Now that you have created an applet, let's consider the five applet methods that are called by the applet container from the time the applet is loaded into the browser to the time that the applet is terminated by the browser. These methods correspond to various aspects of an applet's life cycle. Figure 20.9 lists these methods, which are inherited into your applet classes from class JApplet. The table specifies when each method gets called and explains its purpose. Other than method paint, these methods have empty bodies by default. If you would like to declare any of these methods in your applets and have the applet container call them, you must use the method headers shown in Fig. 20.9. If you modify the method headers (e.g., by changing the method names or by providing additional parameters), the applet container will not call your methods. Instead, it will call the superclass methods inherited from JApplet.
When the method is called and its purpose
public void init()
Called once by the applet container when an applet is loaded for execution. This method initializes an applet. Typical actions performed here are initializing fields, creating GUI components, loading sounds to play, loading images to display (see Chapter 20, Multimedia: Applets and Applications) and creating threads (see Chapter 23, Multithreading).
public void start()
Called by the applet container after method init completes execution. In addition, if the user browses to another Web site and later returns to the applet's HTML page, method start is called again. The method performs any tasks that must be completed when the applet is loaded for the first time and that must be performed every time the applet's HTML page is revisited. Actions performed here might include starting an animation (see Chapter 21) or starting other threads of execution (see Chapter 23).
public void paint( Graphics g )
Called by the applet container after methods init and start. Method paint is also called when the applet needs to be repainted. For example, if the user covers the applet with another open window on the screen and later uncovers the applet, the paint method is called. Typical actions performed here involve drawing with the Graphics object g that is passed to the paint method by the applet container.
public void stop()
This method is called by the applet container when the user leaves the applet's Web page by browsing to another Web page. Since it is possible that the user might return to the Web page containing the applet, method stop performs tasks that might be required to suspend the applet's execution, so that the applet does not use computer processing time when it is not displayed on the screen. Typical actions performed here would stop the execution of animations and threads.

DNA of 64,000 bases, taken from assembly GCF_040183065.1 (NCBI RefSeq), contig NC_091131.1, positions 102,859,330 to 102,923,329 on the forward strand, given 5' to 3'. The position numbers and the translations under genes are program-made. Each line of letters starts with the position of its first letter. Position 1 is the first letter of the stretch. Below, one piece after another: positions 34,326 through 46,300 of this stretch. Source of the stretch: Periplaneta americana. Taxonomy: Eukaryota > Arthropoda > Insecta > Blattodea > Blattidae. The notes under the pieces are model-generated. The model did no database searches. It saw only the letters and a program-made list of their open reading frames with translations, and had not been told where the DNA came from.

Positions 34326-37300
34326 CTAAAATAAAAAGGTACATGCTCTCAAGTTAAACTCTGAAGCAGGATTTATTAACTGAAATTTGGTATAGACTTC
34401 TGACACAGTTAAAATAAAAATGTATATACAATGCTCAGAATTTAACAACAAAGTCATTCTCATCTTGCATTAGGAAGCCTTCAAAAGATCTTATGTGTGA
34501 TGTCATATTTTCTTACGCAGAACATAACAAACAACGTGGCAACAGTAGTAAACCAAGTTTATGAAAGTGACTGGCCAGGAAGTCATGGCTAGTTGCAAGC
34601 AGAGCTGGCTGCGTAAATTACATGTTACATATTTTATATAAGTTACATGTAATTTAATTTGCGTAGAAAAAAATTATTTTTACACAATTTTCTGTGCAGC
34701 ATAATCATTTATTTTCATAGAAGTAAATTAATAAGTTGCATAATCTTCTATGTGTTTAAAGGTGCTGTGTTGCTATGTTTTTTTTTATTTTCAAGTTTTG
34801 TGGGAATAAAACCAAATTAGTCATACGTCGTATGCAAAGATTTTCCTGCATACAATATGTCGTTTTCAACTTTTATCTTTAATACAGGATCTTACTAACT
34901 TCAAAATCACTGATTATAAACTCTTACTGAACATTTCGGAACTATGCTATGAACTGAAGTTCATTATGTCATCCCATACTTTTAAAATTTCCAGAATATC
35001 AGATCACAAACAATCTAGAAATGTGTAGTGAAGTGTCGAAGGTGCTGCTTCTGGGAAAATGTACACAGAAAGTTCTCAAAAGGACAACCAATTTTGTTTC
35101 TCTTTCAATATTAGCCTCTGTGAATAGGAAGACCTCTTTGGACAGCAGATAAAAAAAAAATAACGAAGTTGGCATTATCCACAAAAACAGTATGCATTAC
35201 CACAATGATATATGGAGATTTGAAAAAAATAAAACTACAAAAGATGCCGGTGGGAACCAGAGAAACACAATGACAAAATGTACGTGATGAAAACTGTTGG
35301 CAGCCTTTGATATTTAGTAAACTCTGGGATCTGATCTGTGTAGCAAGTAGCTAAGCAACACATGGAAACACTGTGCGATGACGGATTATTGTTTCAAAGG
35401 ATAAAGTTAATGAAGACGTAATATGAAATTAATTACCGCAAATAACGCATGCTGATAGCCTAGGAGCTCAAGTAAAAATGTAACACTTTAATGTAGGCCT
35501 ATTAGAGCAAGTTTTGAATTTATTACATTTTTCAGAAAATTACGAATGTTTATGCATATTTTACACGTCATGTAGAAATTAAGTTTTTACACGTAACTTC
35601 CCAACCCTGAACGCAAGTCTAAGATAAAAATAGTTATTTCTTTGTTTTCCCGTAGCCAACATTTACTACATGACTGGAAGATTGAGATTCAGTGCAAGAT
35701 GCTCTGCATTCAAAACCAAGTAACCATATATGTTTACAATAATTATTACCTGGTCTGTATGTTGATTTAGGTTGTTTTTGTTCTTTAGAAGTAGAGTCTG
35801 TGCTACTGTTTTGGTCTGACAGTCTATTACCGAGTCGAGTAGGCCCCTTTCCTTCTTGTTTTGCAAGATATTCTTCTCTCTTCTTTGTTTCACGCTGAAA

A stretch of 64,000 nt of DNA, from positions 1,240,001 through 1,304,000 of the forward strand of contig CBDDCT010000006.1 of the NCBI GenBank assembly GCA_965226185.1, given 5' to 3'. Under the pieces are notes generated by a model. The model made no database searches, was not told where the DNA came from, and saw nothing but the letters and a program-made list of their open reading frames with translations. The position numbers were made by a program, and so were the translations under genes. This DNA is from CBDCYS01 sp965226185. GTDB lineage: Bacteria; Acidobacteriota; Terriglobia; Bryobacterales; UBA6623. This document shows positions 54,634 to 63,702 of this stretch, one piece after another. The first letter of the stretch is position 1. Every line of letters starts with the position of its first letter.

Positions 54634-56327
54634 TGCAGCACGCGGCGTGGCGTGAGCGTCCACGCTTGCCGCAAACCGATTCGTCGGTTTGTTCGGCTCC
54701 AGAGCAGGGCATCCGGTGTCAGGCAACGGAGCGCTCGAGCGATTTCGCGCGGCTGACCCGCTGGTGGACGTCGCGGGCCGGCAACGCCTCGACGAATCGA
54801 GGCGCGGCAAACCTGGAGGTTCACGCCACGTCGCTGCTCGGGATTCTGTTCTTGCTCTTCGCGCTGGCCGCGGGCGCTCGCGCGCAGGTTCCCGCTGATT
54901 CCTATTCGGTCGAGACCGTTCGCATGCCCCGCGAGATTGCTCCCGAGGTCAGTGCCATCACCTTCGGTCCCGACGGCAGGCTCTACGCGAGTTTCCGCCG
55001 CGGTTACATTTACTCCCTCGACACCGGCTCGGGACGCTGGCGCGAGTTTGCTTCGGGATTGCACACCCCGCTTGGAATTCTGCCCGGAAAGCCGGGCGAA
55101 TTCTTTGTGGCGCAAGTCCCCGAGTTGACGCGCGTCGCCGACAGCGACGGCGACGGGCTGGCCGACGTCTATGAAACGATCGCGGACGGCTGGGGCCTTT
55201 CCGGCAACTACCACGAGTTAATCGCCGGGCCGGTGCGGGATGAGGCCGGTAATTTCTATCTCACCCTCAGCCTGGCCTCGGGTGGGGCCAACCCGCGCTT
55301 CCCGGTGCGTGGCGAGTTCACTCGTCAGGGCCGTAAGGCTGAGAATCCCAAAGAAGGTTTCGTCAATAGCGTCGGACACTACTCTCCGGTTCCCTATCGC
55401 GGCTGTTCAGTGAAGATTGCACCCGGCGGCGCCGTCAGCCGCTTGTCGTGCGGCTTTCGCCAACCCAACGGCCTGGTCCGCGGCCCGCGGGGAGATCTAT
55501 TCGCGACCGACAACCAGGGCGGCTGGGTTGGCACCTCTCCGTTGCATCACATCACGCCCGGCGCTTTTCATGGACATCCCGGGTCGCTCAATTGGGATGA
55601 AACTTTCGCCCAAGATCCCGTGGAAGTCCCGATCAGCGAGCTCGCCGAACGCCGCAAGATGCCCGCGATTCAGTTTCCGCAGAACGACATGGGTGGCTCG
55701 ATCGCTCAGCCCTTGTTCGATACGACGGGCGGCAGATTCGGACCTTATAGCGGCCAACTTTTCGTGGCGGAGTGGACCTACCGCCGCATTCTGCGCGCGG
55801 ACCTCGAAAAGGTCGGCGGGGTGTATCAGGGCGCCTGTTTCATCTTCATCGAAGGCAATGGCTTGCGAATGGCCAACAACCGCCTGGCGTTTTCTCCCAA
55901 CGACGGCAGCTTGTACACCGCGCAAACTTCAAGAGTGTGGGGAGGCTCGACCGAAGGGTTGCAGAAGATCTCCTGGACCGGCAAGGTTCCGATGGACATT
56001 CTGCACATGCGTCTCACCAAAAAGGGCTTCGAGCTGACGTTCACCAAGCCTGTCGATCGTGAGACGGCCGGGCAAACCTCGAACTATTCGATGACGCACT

public void destroy()
This method is called by the applet container when the applet is being removed from memory. This occurs when the user exits the browsing session by closing all the browser windows and may also occur at the browser's discretion when the user has browsed to other Web pages. The method performs any tasks that are required to clean up resources allocated to the applet.
Common Programming Error 20.2
Declaring methods init, start, paint, stop or destroy with method headers that differ from those shown in Figure 20.9 results in methods that will not be called by the applet container. The code specified in your versions of the methods will not execute.
Introduction to Computers, the Internet and the World Wide Web
Introduction to Java Applications
Introduction to Classes and Objects
Control Statements: Part I
Control Statements: Part 2
Methods: A Deeper Look
Classes and Objects: A Deeper Look
Object-Oriented Programming: Inheritance
Object-Oriented Programming: Polymorphism
GUI Components: Part 1
Graphics and Java 2D™
Files and Streams
Searching and Sorting
Introduction to Java Applets
Multimedia: Applets and Applications
GUI Components: Part 2
Accessing Databases with JDBC
JavaServer Pages (JSP)
Strings, Characters and Regular Expressions
Appendix A. Operator Precedence Chart
Appendix B. ASCII Character Set
Appendix C. Keywords and Reserved Words
Appendix D. Primitive Types
Appendix E. (On CD) Number Systems
Appendix F. (On CD) Unicode®
Appendix G. Using the Java API Documentation
Appendix H. (On CD) Creating Documentation with javadoc
Appendix I. (On CD) Bit Manipulation
Appendix J. (On CD) ATM Case Study Code
Appendix K. (On CD) Labeled break and continue Statements
Appendix L. (On CD) UML 2: Additional Diagram Types
Appendix M. (On CD) Design Patterns
Appendix N. Using the Debugger
Inside Back Cover